METALS MORNING VIEW 15/05: Metals firmer, Chinese financing pledge supportive

Base metals prices on the London Metal Exchange are for the most part firmer this morning, Monday May 15.

Nickel prices are down 2.5%, tin prices are little changed, while the rest are up by between 0.3% for aluminium and 0.8% for zinc prices, with three-month copper prices up 0.4% at $5,588 per tonne. Volume has been average with 6,034 lots traded as of 06:57 BST.

This follows a split day on Friday that saw lead and zinc prices down an average of 1.9%, tin prices off 0.3%, while the rest were firmer by an average of 0.5%, with three-month copper price closing at $5,568 per tonne.

Spot precious metals are up an average of 0.8% this morning, led by 1% gains in the PGMs, silver prices are up 0.8% at $16.562 per oz, while gold prices are up 0.3% at $1,231.73 per oz. This comes after a steady day on Friday when prices rose 0.3% on average.

In Shanghai this morning, lead, tin and zinc prices are weaker by 1.1%, 0.8% and 0.2%, respectively, while nickel prices are little changed, aluminium prices are up 1.1% and copper prices are up 0.6% at 45,300 yuan per tonne.

The LME/Shanghai copper arb ratio is considerably stronger at 8.19, while spot copper in Changjiang is up 0.6% at 45,130-45,280 yuan per tonne.

In other metals in China, September iron ore prices are slightly firmer, up 0.6% at 455.50 yuan per tonne on the Dalian Commodity Exchange, while on the Shanghai Futures Exchange, steel rebar prices are off 0.1%, gold prices are up 0.4% and silver prices are up 0.6%

In international markets, spot Brent crude oil prices are up 1.6% at $51.58 per barrel as some Organization of the Petroleum Exporting Countries (OPEC) members said an OPEC deal should be extended. The yield on the US ten-year treasuries is weaker at around 2.33%.

In equities on Friday, the Euro Stoxx 50 closed up 0.4%, while the Dow closed down 0.1% at 20,896. Asia this morning is mixed, with the Nikkei is off 0.1%, the Hang Seng is up 0.63%, the CSI 300 is up 0.4%, the Kospi is up 0.2%, and the ASX 200 is little changed.

The dollar index has started to show weakness again with the index at 99.10, having seen a recent high of 99.89 – for now the 2017 trend is to the downside. The euro is stronger at 1.0939, the sterling is firmer at 1.2923, as is the Australian dollar at 0.7415 and the yen is at 113.47.

In emerging market (EM) currencies, the yuan is firmer at 6.8990, while all the other EM currencies we follow are firmer too, reversing some of the weakness seen in late-April and early-May.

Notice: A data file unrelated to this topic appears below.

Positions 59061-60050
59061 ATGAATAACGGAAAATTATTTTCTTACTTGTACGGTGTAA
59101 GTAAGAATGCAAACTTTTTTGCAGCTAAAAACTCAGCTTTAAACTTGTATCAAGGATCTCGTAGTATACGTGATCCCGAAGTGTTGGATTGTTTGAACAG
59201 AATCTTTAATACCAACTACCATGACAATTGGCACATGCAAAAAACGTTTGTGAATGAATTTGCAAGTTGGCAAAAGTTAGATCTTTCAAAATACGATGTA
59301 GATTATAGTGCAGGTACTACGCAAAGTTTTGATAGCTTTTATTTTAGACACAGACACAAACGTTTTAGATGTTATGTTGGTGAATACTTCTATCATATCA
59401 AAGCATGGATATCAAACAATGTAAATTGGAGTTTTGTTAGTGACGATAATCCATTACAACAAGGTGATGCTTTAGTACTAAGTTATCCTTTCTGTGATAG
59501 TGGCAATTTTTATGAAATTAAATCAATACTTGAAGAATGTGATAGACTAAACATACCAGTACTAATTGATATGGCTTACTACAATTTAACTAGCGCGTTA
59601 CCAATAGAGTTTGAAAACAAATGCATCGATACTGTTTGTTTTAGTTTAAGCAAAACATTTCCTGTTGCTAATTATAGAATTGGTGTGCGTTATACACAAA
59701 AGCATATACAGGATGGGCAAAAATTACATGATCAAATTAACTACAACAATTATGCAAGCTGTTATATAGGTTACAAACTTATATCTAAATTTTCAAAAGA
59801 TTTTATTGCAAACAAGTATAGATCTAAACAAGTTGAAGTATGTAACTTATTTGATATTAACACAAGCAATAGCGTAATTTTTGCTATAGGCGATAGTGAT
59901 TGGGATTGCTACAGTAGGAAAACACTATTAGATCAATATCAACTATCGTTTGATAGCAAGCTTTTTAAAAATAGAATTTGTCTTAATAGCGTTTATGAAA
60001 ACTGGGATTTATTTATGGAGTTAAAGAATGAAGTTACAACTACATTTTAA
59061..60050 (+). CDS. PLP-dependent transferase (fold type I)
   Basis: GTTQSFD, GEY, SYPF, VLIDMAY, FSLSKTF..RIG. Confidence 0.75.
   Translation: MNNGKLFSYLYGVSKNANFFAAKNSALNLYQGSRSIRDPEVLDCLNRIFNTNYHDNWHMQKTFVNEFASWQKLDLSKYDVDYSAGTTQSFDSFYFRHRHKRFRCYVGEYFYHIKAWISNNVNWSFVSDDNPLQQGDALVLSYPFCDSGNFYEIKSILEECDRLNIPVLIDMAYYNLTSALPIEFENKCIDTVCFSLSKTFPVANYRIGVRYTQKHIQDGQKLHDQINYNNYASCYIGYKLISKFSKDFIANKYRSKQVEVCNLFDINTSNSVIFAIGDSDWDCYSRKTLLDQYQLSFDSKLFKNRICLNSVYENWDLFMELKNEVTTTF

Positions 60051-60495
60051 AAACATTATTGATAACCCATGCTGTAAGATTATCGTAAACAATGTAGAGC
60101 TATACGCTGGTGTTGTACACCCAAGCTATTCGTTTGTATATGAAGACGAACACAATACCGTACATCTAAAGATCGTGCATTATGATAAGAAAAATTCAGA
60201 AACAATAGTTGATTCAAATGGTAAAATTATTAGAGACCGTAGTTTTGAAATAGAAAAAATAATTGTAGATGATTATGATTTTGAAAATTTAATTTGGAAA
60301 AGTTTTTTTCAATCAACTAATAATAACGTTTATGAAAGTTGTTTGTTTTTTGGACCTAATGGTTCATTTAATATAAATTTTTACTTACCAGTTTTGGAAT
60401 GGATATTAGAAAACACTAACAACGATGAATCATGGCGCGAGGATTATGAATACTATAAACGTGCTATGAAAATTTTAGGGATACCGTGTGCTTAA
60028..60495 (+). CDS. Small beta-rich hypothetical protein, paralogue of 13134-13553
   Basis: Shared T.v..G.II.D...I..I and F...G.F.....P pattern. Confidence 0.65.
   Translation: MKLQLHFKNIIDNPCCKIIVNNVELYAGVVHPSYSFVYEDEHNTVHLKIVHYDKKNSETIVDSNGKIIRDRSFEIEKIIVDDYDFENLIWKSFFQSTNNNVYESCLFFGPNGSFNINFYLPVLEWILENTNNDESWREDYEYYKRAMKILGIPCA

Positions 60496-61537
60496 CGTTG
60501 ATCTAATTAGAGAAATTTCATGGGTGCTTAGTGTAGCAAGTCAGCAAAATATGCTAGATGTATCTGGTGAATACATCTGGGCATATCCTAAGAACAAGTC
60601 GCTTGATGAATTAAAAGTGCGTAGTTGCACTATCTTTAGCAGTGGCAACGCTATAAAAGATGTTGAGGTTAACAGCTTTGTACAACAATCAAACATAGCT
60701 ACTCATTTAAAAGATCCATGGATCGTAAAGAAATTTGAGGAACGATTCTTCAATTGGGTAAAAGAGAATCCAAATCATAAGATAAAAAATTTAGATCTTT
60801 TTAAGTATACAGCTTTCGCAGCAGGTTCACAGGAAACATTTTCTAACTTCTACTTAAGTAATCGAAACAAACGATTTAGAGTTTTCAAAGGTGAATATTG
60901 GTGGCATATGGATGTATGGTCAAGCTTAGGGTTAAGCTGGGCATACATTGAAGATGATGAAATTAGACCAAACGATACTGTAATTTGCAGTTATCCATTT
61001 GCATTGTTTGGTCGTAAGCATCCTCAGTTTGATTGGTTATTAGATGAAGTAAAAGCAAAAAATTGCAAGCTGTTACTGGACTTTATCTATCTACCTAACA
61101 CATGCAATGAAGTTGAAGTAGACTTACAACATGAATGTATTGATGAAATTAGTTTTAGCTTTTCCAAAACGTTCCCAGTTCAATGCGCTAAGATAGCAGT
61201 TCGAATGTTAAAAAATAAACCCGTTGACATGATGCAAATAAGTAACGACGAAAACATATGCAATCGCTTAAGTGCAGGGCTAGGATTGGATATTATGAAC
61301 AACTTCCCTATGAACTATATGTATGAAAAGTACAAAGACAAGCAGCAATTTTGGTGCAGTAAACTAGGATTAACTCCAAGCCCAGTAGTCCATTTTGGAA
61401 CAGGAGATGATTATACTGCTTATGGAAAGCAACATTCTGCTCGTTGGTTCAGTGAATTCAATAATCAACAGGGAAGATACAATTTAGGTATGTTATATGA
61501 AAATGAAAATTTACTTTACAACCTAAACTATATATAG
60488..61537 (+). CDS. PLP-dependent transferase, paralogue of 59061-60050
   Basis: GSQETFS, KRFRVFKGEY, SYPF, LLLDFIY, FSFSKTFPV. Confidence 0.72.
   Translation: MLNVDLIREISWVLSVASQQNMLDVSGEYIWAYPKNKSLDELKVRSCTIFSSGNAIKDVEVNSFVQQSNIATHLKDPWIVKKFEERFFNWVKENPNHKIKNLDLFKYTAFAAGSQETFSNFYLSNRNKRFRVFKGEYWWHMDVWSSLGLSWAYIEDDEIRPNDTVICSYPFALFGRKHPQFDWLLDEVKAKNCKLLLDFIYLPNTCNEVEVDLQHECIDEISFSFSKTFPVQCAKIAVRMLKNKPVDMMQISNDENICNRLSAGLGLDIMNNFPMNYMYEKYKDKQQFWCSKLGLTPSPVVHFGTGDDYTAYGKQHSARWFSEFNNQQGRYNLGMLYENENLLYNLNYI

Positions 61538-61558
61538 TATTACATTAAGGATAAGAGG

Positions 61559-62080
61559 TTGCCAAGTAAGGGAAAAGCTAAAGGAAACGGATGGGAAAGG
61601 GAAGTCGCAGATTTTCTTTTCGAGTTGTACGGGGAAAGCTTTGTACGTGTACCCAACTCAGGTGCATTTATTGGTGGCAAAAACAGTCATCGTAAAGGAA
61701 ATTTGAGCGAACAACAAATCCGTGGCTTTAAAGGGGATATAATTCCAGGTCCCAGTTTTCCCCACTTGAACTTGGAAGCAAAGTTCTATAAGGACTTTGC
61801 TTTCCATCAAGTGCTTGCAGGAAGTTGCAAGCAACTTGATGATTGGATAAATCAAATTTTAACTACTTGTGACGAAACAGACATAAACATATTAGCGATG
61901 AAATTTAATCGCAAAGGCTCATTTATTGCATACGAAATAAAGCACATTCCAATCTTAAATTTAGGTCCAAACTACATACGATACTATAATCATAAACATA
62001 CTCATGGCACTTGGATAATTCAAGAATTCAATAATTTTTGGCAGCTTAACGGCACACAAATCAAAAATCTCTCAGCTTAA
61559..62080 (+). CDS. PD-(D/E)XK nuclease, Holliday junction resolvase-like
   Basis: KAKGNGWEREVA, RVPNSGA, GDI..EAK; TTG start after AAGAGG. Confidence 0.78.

Chinese president Xi Jinping’s pledge of $78 billion worth of financing for infrastructure projects, implies the One Belt One Road plan is continuing and that should be long-term supportive for metals’ demand. Data out today has showed better Japanese PPI at 2.1%, up from 1.4% previously. China’s industrial production climbed 6.5%, which was lower than the 7.6% seen previously, fixed asset investment climbed 8.9%, compared with 9.2%, and retail sales growth dipped to 10.7% from 10.9%. Later there is data on the US Empire State manufacturing index, NAHB housing market Index, and TIC long term purchases. In addition, UK Prime Minister Theresa May is speaking this evening – see table below for more details.

The base metals are for the most part consolidating after recent weeks’ weakness, copper, aluminium and nickel prices are getting some lift, tin prices are stuck mid-range, while zinc and lead prices are flatter, with prices just holding above support levels. A rebound in oil and more talk of China financing major projects may be enough to halt the overall downward trends of late. For now although there is a slight upward bias, the metals remain vulnerable. We wait to see if bargain hunting gathers momentum.

Precious metals’ prices are picking up again after some significant weakness – at least in the cases of silver and platinum, while the slide in gold prices has been more routine and palladium prices have managed to hold up well. In the current climate we are not overly bullish on gold prices, but the prices pullback of late may well be enough to prompt bargain hunting, which may be enough to give prices some further lift.

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